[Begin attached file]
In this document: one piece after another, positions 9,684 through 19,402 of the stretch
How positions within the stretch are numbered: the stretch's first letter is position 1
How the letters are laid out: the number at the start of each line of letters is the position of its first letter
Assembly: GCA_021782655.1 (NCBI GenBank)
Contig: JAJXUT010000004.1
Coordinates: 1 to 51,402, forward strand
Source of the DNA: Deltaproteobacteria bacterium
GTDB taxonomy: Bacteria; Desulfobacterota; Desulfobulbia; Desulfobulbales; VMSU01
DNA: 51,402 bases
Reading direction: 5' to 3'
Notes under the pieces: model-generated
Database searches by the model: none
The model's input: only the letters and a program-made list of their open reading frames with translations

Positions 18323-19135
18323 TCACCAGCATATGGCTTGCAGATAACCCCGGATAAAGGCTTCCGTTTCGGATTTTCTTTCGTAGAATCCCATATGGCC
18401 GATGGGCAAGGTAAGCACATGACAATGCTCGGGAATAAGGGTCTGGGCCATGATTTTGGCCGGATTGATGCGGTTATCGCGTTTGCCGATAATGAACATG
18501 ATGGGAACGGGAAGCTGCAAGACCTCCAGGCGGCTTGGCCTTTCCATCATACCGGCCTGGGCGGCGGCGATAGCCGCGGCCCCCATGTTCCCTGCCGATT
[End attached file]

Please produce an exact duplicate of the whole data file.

In this document: one piece after another, positions 9,684 through 19,402 of the stretch
How positions within the stretch are numbered: the stretch's first letter is position 1
How the letters are laid out: the number at the start of each line of letters is the position of its first letter
Assembly: GCA_021782655.1 (NCBI GenBank)
Contig: JAJXUT010000004.1
Coordinates: 1 to 51,402, forward strand
Source of the DNA: Deltaproteobacteria bacterium
GTDB taxonomy: Bacteria; Desulfobacterota; Desulfobulbia; Desulfobulbales; VMSU01
DNA: 51,402 bases
Reading direction: 5' to 3'
Notes under the pieces: model-generated
Database searches by the model: none
The model's input: only the letters and a program-made list of their open reading frames with translations

Positions 18323-19135
18323 TCACCAGCATATGGCTTGCAGATAACCCCGGATAAAGGCTTCCGTTTCGGATTTTCTTTCGTAGAATCCCATATGGCC
18401 GATGGGCAAGGTAAGCACATGACAATGCTCGGGAATAAGGGTCTGGGCCATGATTTTGGCCGGATTGATGCGGTTATCGCGTTTGCCGATAATGAACATG
18501 ATGGGAACGGGAAGCTGCAAGACCTCCAGGCGGCTTGGCCTTTCCATCATACCGGCCTGGGCGGCGGCGATAGCCGCGGCCCCCATGTTCCCTGCCGATT